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Our Committee is raising funds to create a lasting legacy telling the story of Lemnos' link to Gallipoli and Australia's Anzac story. Our projects include the Lemnos Gallipoli Memorial in Albert Park, the publication of a major new historical and pictorial publication and more. To make a donation you can also deposit directly by direct debit into the Committee's bank account: Account Name: Lemnos Gallipoli Commemorative Committee Inc; Bank: Delphi Bank; Account No: 204299-020 BSB No: 941300; Include your surname in the reference section. For further information on our legacy projects or to make a donation please contact either Lee Tarlamis 0411553009 or Jim Claven 0409402388M

Saturday, 30 April 2016

Digger of the Day - Horsham's Private Syd Grant of the 2/8th Battalion and his escape from captivity today 75 years ago

Local villagers from Trachila who aided Syd Grant as he waited to be evacuated near Kalamata, April 1941. Syd Grant Collection.
Sydney Grant (known as Syd) was born in Horsham (Victoria) in May 1917. By 1939 Syd’s occupation was as a woolclasser. He was 22 years and 8 months old when he enlisted at Horsham in the 2nd AIF in December 1939. He served with the 2/8th Battalion, 6th Division Ammunition Company.
Syd and the Battalion took part in the early phase of the campaign in North Africa, capturing Bardia, Tobruk and Derna in January 1941 – great victories for the men of the 2nd AIF. Syd then sailed with the 2/8th from Alexandria to Greece on 11th March 1941.
Syd took part in the 2/8th campaign in Greece - serving at the battle of Vevi in April and the actions of the defensive withdrawal that followed – the Servia Pass, Kozani, Larissa, Thermopylae, Domokos Pass, Ellason, Lamia, Levadia, Corinth Canal to Kalamata.
As the main Allied evacuations from Kalamata drew to an end towards the end of April, Syd was temporarily made a Prisoner of War on the Kalamata beachfront.
But after 24 hours Syd and others managed to escape, eventually reaching to the village of Trachila 40-50 miles to the south east of Kalamata, where other Allied troops had gathered.
The villagers of Trachila welcomed and fed Syd and the other Allied soldiers with his party, hiding him in a local Greek Orthodox Church. in Syd's photograph above, Syd wrote that they were:
"Two of the many Greek girls who fed us with bread and water standing at the entrance of an old church at Trachila, Greece 30 April 1941."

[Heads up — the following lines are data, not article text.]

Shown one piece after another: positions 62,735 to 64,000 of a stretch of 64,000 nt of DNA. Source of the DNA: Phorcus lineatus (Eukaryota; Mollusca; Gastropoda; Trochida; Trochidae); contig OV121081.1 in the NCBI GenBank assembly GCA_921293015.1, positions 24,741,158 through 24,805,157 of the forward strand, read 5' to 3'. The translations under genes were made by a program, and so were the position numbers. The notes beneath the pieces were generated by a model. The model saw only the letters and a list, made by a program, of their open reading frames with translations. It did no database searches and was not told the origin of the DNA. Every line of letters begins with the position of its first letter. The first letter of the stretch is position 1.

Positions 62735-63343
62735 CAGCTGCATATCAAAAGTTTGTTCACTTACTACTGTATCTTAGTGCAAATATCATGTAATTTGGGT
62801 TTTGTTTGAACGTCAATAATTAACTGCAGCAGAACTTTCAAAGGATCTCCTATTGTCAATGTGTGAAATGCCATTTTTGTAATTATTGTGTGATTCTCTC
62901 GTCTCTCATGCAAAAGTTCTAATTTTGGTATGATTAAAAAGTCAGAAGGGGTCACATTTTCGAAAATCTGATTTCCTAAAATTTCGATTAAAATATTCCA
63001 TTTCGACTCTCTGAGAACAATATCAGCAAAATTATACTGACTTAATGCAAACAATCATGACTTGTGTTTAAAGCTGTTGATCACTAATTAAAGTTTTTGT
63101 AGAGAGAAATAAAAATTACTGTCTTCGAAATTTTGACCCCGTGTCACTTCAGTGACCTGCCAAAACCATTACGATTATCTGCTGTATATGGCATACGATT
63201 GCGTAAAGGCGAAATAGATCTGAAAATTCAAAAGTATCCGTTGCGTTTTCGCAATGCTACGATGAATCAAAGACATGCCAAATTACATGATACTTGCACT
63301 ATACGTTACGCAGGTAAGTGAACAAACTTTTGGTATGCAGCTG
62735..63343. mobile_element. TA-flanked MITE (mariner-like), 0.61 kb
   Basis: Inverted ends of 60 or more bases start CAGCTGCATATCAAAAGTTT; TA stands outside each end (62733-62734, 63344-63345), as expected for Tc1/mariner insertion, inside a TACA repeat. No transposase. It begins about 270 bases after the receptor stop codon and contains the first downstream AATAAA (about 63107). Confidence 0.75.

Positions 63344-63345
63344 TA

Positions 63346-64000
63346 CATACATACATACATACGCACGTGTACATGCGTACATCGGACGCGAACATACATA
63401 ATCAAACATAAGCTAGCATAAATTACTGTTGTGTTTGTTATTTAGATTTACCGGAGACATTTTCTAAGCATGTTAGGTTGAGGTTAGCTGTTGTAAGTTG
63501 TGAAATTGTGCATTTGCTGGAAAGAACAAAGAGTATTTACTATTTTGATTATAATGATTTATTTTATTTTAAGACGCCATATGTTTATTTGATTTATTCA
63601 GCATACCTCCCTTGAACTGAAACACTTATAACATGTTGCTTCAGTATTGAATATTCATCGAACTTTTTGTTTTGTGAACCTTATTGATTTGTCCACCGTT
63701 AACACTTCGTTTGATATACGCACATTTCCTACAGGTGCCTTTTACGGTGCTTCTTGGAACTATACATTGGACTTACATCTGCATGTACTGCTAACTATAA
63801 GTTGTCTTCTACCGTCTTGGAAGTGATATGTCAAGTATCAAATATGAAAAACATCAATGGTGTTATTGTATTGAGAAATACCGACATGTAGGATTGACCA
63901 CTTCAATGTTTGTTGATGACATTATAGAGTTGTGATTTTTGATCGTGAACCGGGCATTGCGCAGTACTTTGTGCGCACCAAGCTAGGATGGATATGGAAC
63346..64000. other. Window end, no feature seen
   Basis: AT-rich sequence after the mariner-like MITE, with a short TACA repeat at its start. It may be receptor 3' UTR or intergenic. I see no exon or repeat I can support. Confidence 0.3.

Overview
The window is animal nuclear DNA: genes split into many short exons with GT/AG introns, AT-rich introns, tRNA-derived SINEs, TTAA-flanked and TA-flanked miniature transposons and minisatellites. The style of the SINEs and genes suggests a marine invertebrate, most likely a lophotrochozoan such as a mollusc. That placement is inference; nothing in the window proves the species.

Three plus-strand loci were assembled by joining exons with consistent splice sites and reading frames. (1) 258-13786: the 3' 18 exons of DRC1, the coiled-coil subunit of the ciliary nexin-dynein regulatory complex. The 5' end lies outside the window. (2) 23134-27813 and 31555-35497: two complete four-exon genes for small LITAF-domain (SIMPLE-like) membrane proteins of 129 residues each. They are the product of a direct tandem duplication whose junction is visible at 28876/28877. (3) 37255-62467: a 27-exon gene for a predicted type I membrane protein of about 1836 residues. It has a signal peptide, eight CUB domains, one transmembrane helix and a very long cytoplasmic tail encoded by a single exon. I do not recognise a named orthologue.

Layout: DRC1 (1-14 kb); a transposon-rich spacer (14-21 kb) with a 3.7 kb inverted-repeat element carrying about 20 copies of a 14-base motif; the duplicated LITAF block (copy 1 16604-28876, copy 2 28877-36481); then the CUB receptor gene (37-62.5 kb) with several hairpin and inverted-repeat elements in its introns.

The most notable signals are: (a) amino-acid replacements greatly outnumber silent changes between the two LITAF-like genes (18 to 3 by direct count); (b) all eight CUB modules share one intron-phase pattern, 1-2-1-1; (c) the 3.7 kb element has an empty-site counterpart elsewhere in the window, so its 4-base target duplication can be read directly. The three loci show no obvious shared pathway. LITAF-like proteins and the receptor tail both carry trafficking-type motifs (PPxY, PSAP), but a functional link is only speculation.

Syd was eventually evacuated along with another 68 Australian soldiers (in a total of 110 Allied troops, including members of the Palestine Labour Corps by British naval vessels. Syd was embarked on the Destroyer HMS Hero at 2.30am on 1st May 1941. Others embarked aboard other vessels, including the HMS Kimberley.
Syd’s party arrived at Suda Bay on Crete. According to his memoirs, he spent a short time at Nea Khorion– as revealed in his photographs of the village - where he witnessed enemy bombardments. Syd was evacuated to Port Said arriving in early May, prior to the German invasion of the Island.
A young Catherine Bell with her sister standing next to the farm gate. Photo from Catherine Bell
Returning to Australia after the war, Syd named his soldier settlement farm in western Victoria simply "Kalamata", in remembrance of the people of Greece who supported and saved him in 1941.
If you would like to read more about Syd Grant, click here  to read the lovely article in Neos Kosmos by Helen Velissaris from last year.
Donation of the Syd Grant Photographic Collection
Thanks to Syd's daughter, Catherine Bell, for much of this information and permission to publish her father's photograph above. Later this year, Catherine will donate Syd's extensive WW2 photographic collection - including many of Greece and Crete - to the State Library of Victoria, as part of the 75th anniversary of the battle of Greece and Crete. Thank you Catherine.

Jim Claven
Secretary
Lemnos Gallipoli Commemorative Committee
& Member, Battle of Crete and the Greek Campaign Commemorative Council



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